That's not a preferred frame - just a convenient frame for the application. You're falling into a common misuse of the term "preferred" in this context. The frame is "preferred" in the sense that it was selected as one among many possibilities and used in the design, but it is not in any sense mandated by the physics.

    GPS does use the concept of universal time which relativity forbids.
    No it doesn't. In fact, GPS specifically deals with the effects of time dilation.

    Universal time would mean that there is an ether (in this case, the gravitational potential) and that time dilation is a function of motion through this ether.
    A gravitational potential is not a "medium" in the sense that the word "ether" is used in the context of relativity.

  11. #231
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    Quote Originally Posted by James R
    As Physics Monkey said, Hatch's ideas are unconventional and not representative of most experts in the field. (There are exceptions to every rule.)
    Unconventional to physicists: YES.

    What part of
    Having received credible reviews in favor and against publication, the process was unfortunately not conclusive
    states that most experts in the field disagree with Hatch. He had both favorable and unfavorable reviews. Again, I do not necessarily support any conclusions Hatch has made with his so-called "unconventional theories", so would you too classify me as one whom would give him an unfavorable review?
    Quote Originally Posted by James R
    No it doesn't.
    Yes it does. It does not use either the frame of the satellites or the frame of someone on Earth. It uses the frame of the gravitational potential of the Earth.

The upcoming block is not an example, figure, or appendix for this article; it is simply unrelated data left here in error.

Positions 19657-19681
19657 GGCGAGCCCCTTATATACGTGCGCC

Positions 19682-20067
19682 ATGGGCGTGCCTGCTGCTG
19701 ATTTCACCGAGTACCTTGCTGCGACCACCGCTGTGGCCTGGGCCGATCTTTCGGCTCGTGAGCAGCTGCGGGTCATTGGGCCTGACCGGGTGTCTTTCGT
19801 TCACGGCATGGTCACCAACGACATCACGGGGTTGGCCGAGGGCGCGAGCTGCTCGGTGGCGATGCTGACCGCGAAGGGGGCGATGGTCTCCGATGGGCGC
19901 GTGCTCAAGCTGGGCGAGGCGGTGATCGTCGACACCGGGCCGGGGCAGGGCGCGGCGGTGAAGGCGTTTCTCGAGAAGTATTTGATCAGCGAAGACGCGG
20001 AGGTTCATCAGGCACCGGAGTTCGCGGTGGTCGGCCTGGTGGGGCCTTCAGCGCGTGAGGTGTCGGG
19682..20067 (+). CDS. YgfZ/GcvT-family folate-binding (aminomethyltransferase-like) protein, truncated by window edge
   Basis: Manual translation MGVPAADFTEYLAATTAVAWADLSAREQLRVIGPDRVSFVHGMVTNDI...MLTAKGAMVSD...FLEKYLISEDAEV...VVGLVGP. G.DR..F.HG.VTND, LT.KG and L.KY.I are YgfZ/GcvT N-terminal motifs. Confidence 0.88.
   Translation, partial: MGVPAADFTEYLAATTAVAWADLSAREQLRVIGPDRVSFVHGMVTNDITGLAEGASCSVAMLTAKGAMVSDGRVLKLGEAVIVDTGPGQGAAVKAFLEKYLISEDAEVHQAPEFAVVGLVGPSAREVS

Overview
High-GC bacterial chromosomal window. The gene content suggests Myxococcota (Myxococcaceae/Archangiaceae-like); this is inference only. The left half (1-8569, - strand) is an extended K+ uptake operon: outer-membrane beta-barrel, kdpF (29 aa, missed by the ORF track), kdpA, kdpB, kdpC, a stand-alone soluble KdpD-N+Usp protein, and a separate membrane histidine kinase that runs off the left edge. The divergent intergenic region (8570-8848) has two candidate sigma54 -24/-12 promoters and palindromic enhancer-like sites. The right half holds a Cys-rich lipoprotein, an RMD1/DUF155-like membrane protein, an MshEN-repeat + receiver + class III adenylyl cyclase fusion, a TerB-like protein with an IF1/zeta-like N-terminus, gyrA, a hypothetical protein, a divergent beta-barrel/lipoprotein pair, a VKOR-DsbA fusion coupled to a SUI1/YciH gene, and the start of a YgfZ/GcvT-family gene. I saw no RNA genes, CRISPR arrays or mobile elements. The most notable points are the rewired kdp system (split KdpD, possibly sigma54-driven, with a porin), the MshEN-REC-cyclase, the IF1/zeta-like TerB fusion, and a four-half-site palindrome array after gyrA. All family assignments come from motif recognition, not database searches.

Quote Originally Posted by James R
    Your repeated assertion that Local Ether is a viable alternative to relativity is so far unsupported by you on this forum. You wave around the term "local ether theory" like MacM waves "UniKEF" around. Why don't you explain the wonders of local ether theories to those of us who don't know much about them?
    It is not my assertion. There are numerous mathematically detailed papers that state as such. I've told you to search for "Local Ether" to find such papers. If you want to read them, you can surely find them yourself. Better yet, I'll make a clickable search just for you: Local Ether. The very first result is a very good location to start reading.

    Quote Originally Posted by James R
    That's not a preferred frame - just a convenient frame for the application. You're falling into a common misuse of the term "preferred" in this context. The frame is "preferred" in the sense that it was selected as one among many possibilities and used in the design, but it is not in any sense mandated by the physics.
    Wrong. If you chose any other frame, you would use a different synchronization. For instance, if we assume the surface of Earth is at rest, we would say the satelites time is dilated. If we assume the satellite is at rest, then the surface of the Earth's time is dilated and we would never be able to get synchronization.

    Quote Originally Posted by James R
    No it doesn't. In fact, GPS specifically deals with the effects of time dilation.
    Don't be silly, I never said that "universal time" forbids time dilation. "Universal time" just means that time dilation occurs with motion relative to a preferred frame, in this case, Earth's gravitational potential.

    Quote Originally Posted by James R
    A gravitational potential is not a "medium" in the sense that the word "ether" is used in the context of relativity.
    Agreed. It is a medium in the context of "local ethers" which is the context I have intended.

  12. #232
    For instance, if we assume the surface of Earth is at rest, we would say the satelites time is dilated. If we assume the satellite is at rest, then the surface of the Earth's time is dilated and we would never be able to get synchronization.
    This is the same as MacM's miscomprehension of the predictions of Relativity regarding GPS.